Nursing

CE Article: Talking trash may help improve hand hygiene

Nurse Leader Insider, April 7, 2008

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The Washington State Hospital Association (WSHA) is stepping up hand hygiene compliance by doing a little trash picking.

Keeping inventory of discarded hand sanitizer and soap bottles might sound unappealing, but Carol Wagner, RN, MBA, vice president of patient safety for the Seattle-based association, says it has made a 35% improvement in the hand hygiene compliance rate of WSHA member hospitals.

The program, launched in 2005, has since attracted several people in hospital settings for its 24-hour-a-day, seven-day-a-week applicability. It allows for consistency, something that is difficult to achieve through direct observation of hand hygiene compliance alone. And it gives the association a mechanism to report numbers back to the participating hospitals, providing data about the hospital as a whole and offering compliance figures for individual units.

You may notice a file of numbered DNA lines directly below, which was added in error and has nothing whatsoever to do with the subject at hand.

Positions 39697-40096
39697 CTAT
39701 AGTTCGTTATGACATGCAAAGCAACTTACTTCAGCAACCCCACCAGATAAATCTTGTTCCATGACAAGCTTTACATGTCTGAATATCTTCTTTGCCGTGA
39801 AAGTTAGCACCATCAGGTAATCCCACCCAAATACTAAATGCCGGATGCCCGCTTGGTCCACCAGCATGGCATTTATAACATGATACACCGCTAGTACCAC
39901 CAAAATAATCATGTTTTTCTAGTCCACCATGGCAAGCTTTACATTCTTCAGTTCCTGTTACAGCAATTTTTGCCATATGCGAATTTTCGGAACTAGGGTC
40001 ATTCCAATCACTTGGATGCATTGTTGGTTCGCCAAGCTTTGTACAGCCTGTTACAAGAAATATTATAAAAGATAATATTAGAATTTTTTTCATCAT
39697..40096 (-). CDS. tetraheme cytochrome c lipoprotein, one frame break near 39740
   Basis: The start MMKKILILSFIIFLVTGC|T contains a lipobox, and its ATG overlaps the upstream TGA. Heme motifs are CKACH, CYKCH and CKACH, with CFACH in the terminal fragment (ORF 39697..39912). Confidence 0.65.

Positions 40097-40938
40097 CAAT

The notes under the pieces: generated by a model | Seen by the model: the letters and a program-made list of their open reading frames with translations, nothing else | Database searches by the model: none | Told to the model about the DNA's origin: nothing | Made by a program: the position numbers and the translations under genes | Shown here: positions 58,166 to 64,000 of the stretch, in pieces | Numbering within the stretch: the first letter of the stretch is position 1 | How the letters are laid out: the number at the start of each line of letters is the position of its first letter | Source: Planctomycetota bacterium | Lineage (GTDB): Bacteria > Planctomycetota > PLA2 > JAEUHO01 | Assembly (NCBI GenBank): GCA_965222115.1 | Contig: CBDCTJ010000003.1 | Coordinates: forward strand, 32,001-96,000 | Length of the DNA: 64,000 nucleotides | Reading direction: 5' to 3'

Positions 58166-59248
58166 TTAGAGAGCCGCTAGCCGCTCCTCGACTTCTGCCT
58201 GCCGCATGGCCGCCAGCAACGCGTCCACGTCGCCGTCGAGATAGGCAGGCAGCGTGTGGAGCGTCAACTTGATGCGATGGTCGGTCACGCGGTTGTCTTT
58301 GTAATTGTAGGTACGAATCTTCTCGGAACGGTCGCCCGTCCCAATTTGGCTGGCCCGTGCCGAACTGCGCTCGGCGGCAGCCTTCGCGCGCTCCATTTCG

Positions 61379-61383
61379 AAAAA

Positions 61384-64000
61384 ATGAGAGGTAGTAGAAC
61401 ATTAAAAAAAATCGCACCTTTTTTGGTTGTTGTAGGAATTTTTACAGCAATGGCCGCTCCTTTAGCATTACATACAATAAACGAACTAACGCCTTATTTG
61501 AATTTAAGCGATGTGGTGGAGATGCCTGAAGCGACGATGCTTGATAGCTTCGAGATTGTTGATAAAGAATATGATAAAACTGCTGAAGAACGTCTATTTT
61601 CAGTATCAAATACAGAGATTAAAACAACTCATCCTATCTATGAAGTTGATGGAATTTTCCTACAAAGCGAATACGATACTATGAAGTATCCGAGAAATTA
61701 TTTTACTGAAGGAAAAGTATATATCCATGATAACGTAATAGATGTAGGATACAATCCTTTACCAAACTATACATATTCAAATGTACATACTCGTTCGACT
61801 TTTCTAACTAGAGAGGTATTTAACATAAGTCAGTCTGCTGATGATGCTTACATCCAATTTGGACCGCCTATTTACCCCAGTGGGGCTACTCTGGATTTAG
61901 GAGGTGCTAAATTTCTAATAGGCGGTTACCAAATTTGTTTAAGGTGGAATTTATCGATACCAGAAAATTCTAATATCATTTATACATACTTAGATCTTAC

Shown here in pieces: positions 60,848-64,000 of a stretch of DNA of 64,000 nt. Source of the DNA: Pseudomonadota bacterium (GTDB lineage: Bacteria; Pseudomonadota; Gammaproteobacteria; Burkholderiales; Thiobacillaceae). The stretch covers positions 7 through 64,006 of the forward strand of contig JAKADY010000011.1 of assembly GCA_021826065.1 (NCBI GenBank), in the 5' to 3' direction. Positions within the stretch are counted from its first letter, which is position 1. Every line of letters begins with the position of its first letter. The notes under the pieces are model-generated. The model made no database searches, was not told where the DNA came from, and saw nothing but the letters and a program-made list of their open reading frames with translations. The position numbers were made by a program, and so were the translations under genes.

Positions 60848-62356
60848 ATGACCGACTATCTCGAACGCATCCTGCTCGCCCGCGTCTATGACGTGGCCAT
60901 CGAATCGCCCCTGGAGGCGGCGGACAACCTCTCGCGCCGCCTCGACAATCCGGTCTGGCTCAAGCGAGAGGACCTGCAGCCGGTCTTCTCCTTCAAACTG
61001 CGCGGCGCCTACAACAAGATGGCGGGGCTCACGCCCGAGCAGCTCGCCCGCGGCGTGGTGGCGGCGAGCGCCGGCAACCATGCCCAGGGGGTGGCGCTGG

How it works

To participate in the program, a hospital must count the amount of soap and hand sanitizers it uses at the facility. Then it must measure the number of discarded bottles against the patient census to give an accurate picture of use. Facilities must track all bottles, from soap housed in wall dispensers to the small bottles of hand sanitizer carried by nurses in their pockets.

Editor's note: This excerpt was adapted from the CE Article: Talking trash may help improve hand hygiene featured in the Reading Room on HCPro's new online resource center.

 

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